Date: 14th February 2018
Title: Physical parameters regulating patterns in plants
Location: Biocentre 2, seminar room 1015, Viikinkaari 5
Host: Paula Elomaa
Abstract: As a developmental biologist, my primary research interest lies in understanding patterning and shape formation in walled multi-cellular organisms. We have undertaken a relatively unique approach by asking how development occurs physically- how does the cell wall of an organism need to change to allow for shape growth ? We have focused on how changes in pectin gel biochemistry are instructed (e.g. by auxin ) and how these changes relate to cell wall mechanical properties related to growth . In order to pursue this area, we have developed AFM-based methods for testing cell wall elasticity  and more recently viscoelasticity. Our work has focused on phyllotactic patterning in shoot apical meristems or plants and algae [3,5] but we are currently using the Arabidopsis hypocotyl as a system to elucidate how anisotropy is achieved during growth and what its functional importance might be. A new addition to the cell-wall-anisotropy paradigm of cellulose orientation will be presented, alongside modulation of anisotropy by sugar sensing.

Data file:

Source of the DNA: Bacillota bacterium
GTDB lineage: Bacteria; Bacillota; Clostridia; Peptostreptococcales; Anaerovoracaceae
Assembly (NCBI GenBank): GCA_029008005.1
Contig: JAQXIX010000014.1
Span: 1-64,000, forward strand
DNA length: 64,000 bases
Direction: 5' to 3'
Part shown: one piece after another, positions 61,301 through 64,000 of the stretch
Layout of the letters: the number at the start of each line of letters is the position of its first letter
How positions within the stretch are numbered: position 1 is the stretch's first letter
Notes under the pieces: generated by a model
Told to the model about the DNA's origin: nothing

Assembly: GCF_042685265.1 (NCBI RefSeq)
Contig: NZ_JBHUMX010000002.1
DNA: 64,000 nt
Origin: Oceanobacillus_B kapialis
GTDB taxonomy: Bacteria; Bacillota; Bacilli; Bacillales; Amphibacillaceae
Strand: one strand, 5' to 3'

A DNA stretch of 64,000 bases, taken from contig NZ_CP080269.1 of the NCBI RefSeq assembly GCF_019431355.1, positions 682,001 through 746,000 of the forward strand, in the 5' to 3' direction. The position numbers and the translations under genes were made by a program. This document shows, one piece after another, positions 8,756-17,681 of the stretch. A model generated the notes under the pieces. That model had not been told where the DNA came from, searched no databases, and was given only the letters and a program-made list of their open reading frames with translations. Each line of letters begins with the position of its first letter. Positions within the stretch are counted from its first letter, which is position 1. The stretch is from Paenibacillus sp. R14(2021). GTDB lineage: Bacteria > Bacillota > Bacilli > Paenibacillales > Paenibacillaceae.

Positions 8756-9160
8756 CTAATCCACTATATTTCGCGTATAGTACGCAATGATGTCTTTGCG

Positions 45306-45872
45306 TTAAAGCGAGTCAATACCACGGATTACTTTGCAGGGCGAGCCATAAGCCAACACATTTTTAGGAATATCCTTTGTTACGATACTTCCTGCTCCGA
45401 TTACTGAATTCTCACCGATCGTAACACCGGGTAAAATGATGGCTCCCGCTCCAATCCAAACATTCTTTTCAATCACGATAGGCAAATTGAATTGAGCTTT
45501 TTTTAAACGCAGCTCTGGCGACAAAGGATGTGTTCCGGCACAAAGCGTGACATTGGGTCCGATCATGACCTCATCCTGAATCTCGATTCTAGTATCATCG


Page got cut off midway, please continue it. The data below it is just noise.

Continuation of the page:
Siobhan A. Braybrook is an Assistant Professor of Molecular, Cell, and Developmental Biology at UCLA (USA). The Braybrook group, which began at The Sainsbury Laboratory at Cambridge (UK), focuses on understanding how shapes and patterns a physically manifested in plants and brown algae. The group combines molecular biology, materials science, mathematics, and genetics in an interdisciplinary effort and are continually developing new technologies for exploring biological materials.